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German Shepherd Database Project

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    Pedigree of

    Gustaf's Zeela

    November 2, 1957
    AKC W870349
    Tan, Black
    Breeder: Helen Gasdick

    Notes: COI 5.95%

    Vom Heideburg's Rocky
    January 23, 1956
    AKC W698079
    Black, Tan

    Ch (US) 
    Kondor vom Wickrather Schloss

    October 28, 1951
    AKC W615058 / SZ 832286 (SchloƟ)
    Black, Tan

    Hein vom Richterbach

    December 13, 1948
    SZ 700070
    Black, Tan Markings

    Elly von Haus Grittern

    March 21, 1948
    SZ 671536
    Black, Tan

    Vom Heideburg's Starlet
    October 10, 1953
    AKC W464400
    Black, Cream

    Arko von Hainbergwarte
    March 10, 1949
    AKC W381628
    Black, Tan

    Tai von Liebestraum
    December 7, 1951
    AKC W384754
    Black, Tan

    Von Annehausen
    July 8, 1954
    AKC W577857
    Brown, Black

    Arno of Rhineland
    June 24, 1952
    AKC W350269
    Black, Tan

    Jed of Dornwald
    April 1, 1950
    AKC W193235
    Black, Cream

    Banshee of Dornwald
    May 31, 1949
    AKC W173223
    Black, Tan

    Gretel von Annehausen
    August 8, 1953
    AKC W524661
    Black, Silver

    Tarz of Lenor
    June 3, 1949
    AKC W342888
    Black, Gold

    Flicker of Stansbury
    May 13, 1949
    AKC W192708
    Black, Brown

    Legend for German Shepherd Gene Study
      White Carrier
      Black Carrier

    The German Shepherd Gene Study tracks the recessive "masking" white and recessive black genes forward through the generations.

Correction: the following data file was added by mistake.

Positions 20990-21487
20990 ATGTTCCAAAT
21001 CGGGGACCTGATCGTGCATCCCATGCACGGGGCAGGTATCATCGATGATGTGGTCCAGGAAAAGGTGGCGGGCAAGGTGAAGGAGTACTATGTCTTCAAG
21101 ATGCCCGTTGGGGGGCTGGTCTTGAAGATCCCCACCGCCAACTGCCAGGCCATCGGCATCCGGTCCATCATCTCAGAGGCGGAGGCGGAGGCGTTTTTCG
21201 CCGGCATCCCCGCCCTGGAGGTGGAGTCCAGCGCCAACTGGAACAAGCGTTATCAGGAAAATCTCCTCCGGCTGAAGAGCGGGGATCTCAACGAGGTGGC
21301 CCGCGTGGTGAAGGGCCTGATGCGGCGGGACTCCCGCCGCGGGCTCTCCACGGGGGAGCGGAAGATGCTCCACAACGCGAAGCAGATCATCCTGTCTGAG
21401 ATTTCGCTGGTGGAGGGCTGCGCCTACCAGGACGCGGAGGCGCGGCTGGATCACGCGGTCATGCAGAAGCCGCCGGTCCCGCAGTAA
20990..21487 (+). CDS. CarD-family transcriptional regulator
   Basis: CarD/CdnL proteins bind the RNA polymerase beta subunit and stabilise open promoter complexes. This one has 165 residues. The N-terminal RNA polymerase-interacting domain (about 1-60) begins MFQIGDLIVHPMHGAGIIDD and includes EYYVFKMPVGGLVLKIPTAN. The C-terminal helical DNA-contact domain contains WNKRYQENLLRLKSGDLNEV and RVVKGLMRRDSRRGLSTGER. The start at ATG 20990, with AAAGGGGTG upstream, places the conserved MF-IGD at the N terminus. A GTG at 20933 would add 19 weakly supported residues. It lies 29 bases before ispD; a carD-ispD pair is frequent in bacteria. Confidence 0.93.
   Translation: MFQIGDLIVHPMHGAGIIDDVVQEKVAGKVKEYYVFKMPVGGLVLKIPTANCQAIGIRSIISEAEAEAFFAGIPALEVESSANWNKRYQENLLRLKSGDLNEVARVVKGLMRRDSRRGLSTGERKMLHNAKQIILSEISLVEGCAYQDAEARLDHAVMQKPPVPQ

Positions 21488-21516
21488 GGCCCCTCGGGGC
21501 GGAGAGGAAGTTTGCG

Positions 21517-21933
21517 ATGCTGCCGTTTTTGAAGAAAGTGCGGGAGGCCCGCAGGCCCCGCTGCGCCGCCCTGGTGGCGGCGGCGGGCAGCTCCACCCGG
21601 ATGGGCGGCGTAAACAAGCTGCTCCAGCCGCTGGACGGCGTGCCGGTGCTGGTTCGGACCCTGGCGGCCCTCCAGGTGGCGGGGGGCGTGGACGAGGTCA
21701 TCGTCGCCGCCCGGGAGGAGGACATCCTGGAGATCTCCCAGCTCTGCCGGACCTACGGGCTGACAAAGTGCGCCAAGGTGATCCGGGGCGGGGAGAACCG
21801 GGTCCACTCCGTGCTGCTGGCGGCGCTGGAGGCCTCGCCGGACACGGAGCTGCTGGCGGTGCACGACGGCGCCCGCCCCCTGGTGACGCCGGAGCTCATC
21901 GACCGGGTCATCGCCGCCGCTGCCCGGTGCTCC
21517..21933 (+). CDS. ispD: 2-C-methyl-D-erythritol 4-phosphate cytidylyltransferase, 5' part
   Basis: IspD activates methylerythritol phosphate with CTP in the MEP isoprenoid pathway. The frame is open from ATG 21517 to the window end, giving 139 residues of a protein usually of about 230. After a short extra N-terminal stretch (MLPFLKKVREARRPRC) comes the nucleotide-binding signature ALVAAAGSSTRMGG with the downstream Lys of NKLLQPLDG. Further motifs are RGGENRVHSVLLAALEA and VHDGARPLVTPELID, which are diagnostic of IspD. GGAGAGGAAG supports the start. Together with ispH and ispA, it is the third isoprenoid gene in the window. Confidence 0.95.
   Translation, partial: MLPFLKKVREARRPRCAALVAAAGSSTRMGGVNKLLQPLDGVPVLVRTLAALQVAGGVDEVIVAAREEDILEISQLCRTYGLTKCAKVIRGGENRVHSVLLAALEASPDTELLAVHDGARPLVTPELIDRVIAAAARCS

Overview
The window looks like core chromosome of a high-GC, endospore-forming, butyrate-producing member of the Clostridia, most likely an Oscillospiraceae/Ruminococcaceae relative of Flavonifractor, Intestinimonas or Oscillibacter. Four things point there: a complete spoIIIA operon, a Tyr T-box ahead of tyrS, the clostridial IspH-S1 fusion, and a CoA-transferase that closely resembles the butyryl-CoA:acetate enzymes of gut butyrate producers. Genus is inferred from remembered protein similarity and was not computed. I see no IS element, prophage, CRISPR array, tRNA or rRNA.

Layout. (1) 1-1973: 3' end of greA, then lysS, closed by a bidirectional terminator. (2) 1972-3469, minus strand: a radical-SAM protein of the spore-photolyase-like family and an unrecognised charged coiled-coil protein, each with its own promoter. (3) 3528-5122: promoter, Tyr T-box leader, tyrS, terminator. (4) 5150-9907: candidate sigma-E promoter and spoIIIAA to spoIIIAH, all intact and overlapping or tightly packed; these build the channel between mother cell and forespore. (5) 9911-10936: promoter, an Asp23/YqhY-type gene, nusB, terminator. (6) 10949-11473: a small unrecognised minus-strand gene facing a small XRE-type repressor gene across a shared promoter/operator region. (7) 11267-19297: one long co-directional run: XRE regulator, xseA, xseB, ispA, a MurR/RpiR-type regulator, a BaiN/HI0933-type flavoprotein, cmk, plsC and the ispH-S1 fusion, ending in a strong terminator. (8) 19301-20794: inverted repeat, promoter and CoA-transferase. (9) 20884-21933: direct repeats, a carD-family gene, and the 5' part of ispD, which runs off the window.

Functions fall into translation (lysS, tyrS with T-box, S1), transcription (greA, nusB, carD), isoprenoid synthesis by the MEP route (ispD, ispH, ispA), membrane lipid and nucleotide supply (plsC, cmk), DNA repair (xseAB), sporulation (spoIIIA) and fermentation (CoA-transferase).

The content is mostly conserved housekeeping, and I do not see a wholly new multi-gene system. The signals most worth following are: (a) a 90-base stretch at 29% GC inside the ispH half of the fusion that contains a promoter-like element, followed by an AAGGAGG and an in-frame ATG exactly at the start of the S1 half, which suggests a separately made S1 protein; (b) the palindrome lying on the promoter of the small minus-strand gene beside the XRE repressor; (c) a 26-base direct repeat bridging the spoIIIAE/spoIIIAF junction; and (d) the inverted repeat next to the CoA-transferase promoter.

Genes come in different varieties, called alleles. Somatic cells contain two alleles for every gene, with one allele provided by each parent. Often, it is impossible to determine which two alleles of a gene are present within an dog's chromosomes based solely on the outward appearance of that dog. However, an allele that is hidden, or not expressed by, can still be passed on to that dog's offspring and expressed in a later generation.

    German Shepherds can carry one or both of the recessive white "masking" and/or the recessive black gene.

    (A masking gene masks the real color and pattern of the dog. The only way the gene can be expressed in some of the offspring is if both parents carry it. For example, when a white dog is bred to a non-white dog that does not carry the white gene, none of the offspring will express the white coat but they will be carriers of the white gene. If those offspring are bred to a white, some of their offspring will express the white coat color. White bred to white will always produce white offspring.)

    German Shepherd artwork on this site created by AHEAD Graphics. Visit their site for more talented artwork and custom designs.

    The German Shepherd Dog Database Project makes no guarantees as to the accuracy of the data published at this site. We have made every effort to verify all entries, but the German Shepherd Dog Database Project is not a registry so all data included has been submitted by dog owners or taken from registry reports and AKC Stud Books. Please contact us to report any errors or omission.

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